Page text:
It's one more project, which we have started recently. Now we are working on UI design.
Request a quote
Twitter | Facebook
3 months ago
These look great. What did you use to make them?
@Cuberto can i ask a question... If you are using PS to wireframe.... is there a way you save the file to keep it light and fast? I feel that Big files always slow down my MBP? Thanks
@Donald Johns Use Fireworks :)
@Cuberto Yea I'm also interested on what you use to make these.
yum yum yum
too good man :D
@John Sanabria, @Donald Johns, we use PS and if the file is large we divide it into a few parts
@Cuberto Do you have tips for creating the lines and arrows? Do you have a couple different sets that you copy and drag around? I find this to be about the most tedious thing when wire framing/creating spec sheets in Photoshop.
@Jordan Borth You could do all that with symbols and the appearance panel probably in illustrator. You'd be surprised what kind of things you can come up with =] It's about the only thing I'd actually use illustrator for instead of ps
They look cool, but I think you're missing the point - wireframes are supposed to be ugly and ultra-low effort...
looks really cool :)
@Aleks Witko As a developer I would rather look at and work with pretty wireframes. As a designer I would rather look at and work with pretty wireframes.
Ugly wireframes set a bad tone early.
Have you ever seen an architect's blueprints? They look awesome.
@Jordan Borth @Ven Jandhyala @Aleks Witko On our own practice we have made sure that the stage of wireframing is very important in the work of applications' creation. If a designer is coming not serious to this stage, respectively this attitude will be at a client. He just will not check your wireframes. And then during the stage of UI design we will face with a huge problems, as we will have to remake a design several times and change the structure of screens, because you didn't pay enough attention to wireframes. IMHO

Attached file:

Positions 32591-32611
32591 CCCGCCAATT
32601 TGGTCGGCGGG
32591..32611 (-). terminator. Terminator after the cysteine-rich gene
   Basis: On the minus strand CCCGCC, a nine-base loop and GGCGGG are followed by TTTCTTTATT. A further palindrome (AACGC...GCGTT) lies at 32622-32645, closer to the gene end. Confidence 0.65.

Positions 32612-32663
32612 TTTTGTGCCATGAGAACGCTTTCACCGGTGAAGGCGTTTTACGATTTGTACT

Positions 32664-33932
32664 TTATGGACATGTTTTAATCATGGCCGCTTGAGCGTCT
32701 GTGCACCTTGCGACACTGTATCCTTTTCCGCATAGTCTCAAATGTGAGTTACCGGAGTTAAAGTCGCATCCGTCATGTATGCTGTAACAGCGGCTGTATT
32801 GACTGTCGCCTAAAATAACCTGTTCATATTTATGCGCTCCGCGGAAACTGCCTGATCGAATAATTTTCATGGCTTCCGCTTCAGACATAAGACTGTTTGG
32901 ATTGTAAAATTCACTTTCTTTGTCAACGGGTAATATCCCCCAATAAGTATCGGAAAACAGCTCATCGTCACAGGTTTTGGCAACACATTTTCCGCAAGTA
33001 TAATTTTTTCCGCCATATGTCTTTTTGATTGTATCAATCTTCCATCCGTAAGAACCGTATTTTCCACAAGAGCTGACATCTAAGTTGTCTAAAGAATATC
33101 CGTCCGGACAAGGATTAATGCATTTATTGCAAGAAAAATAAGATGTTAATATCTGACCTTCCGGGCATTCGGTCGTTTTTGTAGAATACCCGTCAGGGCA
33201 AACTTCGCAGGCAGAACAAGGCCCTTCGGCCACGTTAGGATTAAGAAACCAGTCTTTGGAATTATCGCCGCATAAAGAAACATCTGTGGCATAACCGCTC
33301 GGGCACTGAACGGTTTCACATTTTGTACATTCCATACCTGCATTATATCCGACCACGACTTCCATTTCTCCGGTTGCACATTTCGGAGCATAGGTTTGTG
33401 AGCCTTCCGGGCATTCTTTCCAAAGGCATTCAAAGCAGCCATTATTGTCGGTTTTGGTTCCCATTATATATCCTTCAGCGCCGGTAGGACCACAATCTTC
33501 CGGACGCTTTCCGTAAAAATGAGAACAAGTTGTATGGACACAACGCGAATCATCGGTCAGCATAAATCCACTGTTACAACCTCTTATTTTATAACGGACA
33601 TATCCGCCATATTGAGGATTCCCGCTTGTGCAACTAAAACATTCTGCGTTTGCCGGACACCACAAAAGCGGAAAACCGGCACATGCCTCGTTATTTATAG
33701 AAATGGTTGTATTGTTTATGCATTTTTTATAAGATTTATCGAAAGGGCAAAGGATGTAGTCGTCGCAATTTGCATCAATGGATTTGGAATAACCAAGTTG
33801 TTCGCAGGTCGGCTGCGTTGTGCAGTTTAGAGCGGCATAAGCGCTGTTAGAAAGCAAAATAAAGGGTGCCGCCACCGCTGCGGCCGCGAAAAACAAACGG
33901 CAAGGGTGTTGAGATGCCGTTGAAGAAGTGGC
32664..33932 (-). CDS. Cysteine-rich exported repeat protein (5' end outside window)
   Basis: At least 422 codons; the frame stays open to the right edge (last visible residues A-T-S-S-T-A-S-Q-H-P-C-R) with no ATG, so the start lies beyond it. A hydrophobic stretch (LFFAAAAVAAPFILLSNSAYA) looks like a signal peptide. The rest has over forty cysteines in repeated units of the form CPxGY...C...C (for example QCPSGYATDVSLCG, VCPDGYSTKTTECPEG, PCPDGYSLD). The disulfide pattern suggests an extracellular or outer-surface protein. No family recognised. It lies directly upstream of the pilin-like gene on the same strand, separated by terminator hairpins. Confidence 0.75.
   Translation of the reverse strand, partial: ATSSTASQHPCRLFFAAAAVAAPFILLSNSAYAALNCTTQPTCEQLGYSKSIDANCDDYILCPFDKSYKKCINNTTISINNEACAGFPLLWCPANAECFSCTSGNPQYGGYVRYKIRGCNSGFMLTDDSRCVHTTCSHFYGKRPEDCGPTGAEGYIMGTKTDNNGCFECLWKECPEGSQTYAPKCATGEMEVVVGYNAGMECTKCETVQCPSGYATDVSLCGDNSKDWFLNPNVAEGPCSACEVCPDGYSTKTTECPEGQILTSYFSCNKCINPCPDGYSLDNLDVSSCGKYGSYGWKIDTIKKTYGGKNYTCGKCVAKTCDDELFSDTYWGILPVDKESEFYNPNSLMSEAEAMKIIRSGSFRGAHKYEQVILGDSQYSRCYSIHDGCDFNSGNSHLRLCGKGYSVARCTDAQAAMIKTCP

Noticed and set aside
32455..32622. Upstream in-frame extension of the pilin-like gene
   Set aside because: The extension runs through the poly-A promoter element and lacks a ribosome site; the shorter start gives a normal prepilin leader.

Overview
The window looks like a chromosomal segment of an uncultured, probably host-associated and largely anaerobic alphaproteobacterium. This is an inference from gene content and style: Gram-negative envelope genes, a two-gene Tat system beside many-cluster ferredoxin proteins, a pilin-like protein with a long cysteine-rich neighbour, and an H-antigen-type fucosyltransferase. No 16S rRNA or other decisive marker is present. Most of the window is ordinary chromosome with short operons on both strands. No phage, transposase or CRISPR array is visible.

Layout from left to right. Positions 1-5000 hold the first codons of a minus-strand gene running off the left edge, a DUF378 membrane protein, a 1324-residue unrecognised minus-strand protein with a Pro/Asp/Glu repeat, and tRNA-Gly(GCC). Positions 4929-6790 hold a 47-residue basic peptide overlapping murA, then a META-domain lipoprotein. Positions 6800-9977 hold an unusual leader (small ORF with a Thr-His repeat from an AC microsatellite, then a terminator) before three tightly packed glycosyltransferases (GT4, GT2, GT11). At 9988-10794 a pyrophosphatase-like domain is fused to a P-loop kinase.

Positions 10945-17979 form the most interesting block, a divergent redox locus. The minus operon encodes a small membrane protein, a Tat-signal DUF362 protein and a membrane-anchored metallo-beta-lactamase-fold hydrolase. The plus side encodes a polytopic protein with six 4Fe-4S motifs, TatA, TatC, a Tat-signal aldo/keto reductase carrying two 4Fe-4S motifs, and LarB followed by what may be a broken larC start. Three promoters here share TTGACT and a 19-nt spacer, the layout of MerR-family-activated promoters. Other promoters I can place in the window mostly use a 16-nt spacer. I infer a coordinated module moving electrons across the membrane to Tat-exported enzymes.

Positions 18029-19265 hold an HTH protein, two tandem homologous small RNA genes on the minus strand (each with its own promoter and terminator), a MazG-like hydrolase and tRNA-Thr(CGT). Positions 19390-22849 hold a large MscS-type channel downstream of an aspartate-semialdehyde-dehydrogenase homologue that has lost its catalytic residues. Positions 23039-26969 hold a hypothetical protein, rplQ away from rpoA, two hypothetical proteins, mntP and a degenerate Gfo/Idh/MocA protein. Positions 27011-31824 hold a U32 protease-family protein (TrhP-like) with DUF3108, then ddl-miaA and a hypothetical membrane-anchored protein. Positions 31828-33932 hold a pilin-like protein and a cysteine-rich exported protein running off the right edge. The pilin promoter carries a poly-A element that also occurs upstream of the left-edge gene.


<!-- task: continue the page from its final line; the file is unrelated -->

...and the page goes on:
@Ven Jandhyala - My understanding is that you're using wireframes as documentation... wouldn't it be more useful to have the final (and pretty) visual designs as documentation for development? I thought that wireframes aren't supposed to be final and be rough because they're supposed to frequently change with feedback, new input and drafting potential solutions to continually make them better...
Awesome work :) Do you use a software to make the wireframing? I like the lines that indicates the connection between UI elements and their connection to other screen, did you make that with Illustrator, or is it a wireframing software? Keep it up.
Looks so great! Congrats! I work with Wireframes as well, and I use Illustrator. You can do exactly the same, faster and with 2 Mb per file. Try it!
@Aleks Witko It depends upon your approach to software design.
You can build a rough wireframe and iterate on it getting better and better until it becomes a designed "thing".
Or you can plan out the core functionality of the software and interactions beforehand, mapping which button leads to what page etc. Then style afterwards.
Both approaches work, are valid and appropriate in different ways for different things :-)
*Edit* I should also mention Microsoft quite like you to submit a document for windows phone apps that maps out functionality in this way, so they can check it works as described before putting it on their store, so its worth learning if you ever find yourself building windows apps!
@Cuberto would love to see a larger piece of this document. Would be great to learn from :)
@Aleks Witko Low effort makes sense, that they be ugly however doesn't in itself make the process/method better.
by Antoine Bonnin
The shot from Cuberto got me thinking about our own flow process, but instead of full scale wireframes I kept the different screens minimalist/small and focused on the flow instead. It's starting to look like a subway map :)
23 days ago
keyboard shortcuts: ← previous shot → next shot L or F like
Show and tell for designers
What are you working on? Dribbble is a community of designers sharing screenshots of their work, process, and projects.
Copyright © 2009–2013 Dribbble LLC. All screenshots © their respective owners. Shipped from Salem, Mass. USA.
Follow Dribbble on Twitter